And the pig has been kicked! Not the cleanest effort, but it didn’t have to be.
What You Need To Know: This Cubs offense is going to be a problem for just about anyone who comes across it. It’s a major crisis for a team that punted on the opportunity to field a major league team like the Marlins. Jose Ureña didn’t have his control, leading to spades of walks and HBPs, and when he did get it in the zone it wasn’t where he wanted, resulting in majestic arcs the other way. Lester didn’t have his best stuff either, and the game got interesting thanks to the performance art that Kyle Schwarber can be in left. But the offense found more, because it usually will, and the ‘pen didn’t have any problems shutting down the ushers and bartenders of which the Marlins lineup consists. First of many, kids.
Next Level: It doesn’t take a ton of patience when you’re getting pelted with pitches, but the Cubs thought they didn’t grind pitchers enough last year. So after Ian Happ very impatiently started the season by turning the season’s first pitch into dust, the Cubs squeezed Ureña with tough at-bats. When the Cubs get the opposing starter out early, there’s a better chance they’ll find a reliever who doesn’t quite have it or has to be extended a bit too much. Tayron Guerrero has the stuff, but a second inning of work proved a bit much for him as Schwarber homered, Addison Russell singled, and Jason Heyward reached due to a catcher’s interference. That set the table for Tommy La Stella to end the proceedings as a contest, which he promptly did. Bullpens sometimes go four or five deep in terms of dominant relievers, but this offense is going to find the soft underbelly before too long every time.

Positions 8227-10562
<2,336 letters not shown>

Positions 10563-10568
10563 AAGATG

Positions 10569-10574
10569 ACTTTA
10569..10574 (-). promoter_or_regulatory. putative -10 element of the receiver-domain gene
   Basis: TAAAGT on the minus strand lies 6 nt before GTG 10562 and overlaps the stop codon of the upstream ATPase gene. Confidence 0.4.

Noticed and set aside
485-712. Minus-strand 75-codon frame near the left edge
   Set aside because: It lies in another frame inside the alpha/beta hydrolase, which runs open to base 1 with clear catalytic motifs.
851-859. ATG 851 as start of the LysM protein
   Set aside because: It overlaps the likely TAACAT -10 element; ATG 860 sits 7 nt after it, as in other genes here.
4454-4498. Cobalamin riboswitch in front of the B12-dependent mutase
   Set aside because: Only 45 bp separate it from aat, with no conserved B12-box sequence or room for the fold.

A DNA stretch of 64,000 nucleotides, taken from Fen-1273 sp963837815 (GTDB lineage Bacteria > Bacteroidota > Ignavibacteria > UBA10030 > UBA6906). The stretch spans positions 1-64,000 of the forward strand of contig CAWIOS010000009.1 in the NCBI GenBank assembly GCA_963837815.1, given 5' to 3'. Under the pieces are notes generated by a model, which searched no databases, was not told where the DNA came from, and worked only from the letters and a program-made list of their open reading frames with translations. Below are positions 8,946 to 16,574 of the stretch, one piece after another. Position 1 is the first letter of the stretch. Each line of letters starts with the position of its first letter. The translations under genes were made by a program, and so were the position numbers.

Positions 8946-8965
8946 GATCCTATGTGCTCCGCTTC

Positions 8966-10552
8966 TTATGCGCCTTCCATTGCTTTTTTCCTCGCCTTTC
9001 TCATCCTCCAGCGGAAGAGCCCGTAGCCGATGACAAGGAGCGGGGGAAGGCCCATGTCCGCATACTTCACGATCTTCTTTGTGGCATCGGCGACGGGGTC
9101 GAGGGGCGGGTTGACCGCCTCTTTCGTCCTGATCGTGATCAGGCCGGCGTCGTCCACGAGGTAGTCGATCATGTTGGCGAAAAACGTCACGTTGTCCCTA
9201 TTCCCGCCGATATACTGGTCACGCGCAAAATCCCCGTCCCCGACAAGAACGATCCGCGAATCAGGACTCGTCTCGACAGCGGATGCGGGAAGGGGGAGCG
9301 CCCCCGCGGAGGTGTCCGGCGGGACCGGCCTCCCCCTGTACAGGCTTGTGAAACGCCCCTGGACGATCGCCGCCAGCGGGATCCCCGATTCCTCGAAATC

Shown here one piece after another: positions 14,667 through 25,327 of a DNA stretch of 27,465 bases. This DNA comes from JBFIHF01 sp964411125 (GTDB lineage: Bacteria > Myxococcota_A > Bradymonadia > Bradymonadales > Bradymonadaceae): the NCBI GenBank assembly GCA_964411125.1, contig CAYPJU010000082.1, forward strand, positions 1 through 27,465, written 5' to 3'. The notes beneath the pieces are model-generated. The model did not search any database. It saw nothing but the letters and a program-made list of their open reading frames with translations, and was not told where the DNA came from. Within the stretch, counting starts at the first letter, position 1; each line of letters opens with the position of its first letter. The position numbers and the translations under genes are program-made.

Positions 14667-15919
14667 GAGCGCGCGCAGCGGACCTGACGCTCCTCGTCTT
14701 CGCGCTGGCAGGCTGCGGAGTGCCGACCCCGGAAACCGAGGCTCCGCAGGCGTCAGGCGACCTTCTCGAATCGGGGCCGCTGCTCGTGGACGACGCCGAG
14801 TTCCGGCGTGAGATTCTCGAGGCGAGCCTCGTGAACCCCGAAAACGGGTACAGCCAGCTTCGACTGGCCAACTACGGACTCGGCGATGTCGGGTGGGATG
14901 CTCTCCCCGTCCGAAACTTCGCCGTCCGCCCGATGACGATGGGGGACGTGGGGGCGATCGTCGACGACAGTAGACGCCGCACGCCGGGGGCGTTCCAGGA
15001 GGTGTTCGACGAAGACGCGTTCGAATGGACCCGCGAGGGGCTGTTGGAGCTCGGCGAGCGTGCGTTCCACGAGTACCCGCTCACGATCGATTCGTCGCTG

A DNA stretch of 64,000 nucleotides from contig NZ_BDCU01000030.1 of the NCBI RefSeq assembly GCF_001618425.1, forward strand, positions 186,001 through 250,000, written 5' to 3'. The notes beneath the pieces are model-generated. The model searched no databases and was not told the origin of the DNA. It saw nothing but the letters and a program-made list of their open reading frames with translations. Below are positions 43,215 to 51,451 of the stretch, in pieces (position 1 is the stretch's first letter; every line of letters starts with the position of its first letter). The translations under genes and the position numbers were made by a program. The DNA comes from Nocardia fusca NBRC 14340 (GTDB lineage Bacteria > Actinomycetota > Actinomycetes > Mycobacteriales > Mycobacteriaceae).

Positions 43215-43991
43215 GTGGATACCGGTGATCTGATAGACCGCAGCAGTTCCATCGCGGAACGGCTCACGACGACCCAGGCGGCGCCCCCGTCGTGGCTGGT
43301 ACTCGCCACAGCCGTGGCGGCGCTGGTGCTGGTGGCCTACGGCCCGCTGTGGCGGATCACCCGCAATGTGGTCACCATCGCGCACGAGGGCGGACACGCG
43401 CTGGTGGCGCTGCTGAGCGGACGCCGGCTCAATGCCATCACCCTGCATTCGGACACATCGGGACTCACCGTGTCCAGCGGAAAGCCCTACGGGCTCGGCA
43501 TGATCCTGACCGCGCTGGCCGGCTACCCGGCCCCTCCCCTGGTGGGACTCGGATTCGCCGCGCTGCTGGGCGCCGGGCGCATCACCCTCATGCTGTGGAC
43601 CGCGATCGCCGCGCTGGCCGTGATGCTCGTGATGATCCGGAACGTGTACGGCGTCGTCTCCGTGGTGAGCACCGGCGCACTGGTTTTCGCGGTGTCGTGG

Schwarber had an ugly inning in the field in the third, which saw the Marlins tie the game and pretty much rule out Lester from going long. That’s just going to happen sometimes, but Schwarber isn’t on the hook for Lester walking three guys. The zone was pretty tight, and though Jim Deshaies commented that Lester could benefit from Ureña’s wildness with an impatient ump and the juxtaposition, I wonder if such a scenario just doesn’t get an ump in the habit of calling balls when the top of the first starts that way. Just a theory.
It wouldn’t matter as the ‘pen let up not a damn thing, with Cishek, Duensing, Strop, Wilson, and Montgomery taking it to the house with no muss, no fuss. Between them they let up a hit. I like when that’s singular.
Top WPA Play: Schwarber’s homer to left, which canceled out one of the runs he let in with his glove, in the 7th. (+.133)
Bottom WPA Play: Brian Anderson’s single in the third that Schwarber turned into a triple that scored two. It was all about The War Bear today! (-.147)
Lead photo courtesy Jasen Vinlove—USA Today Sports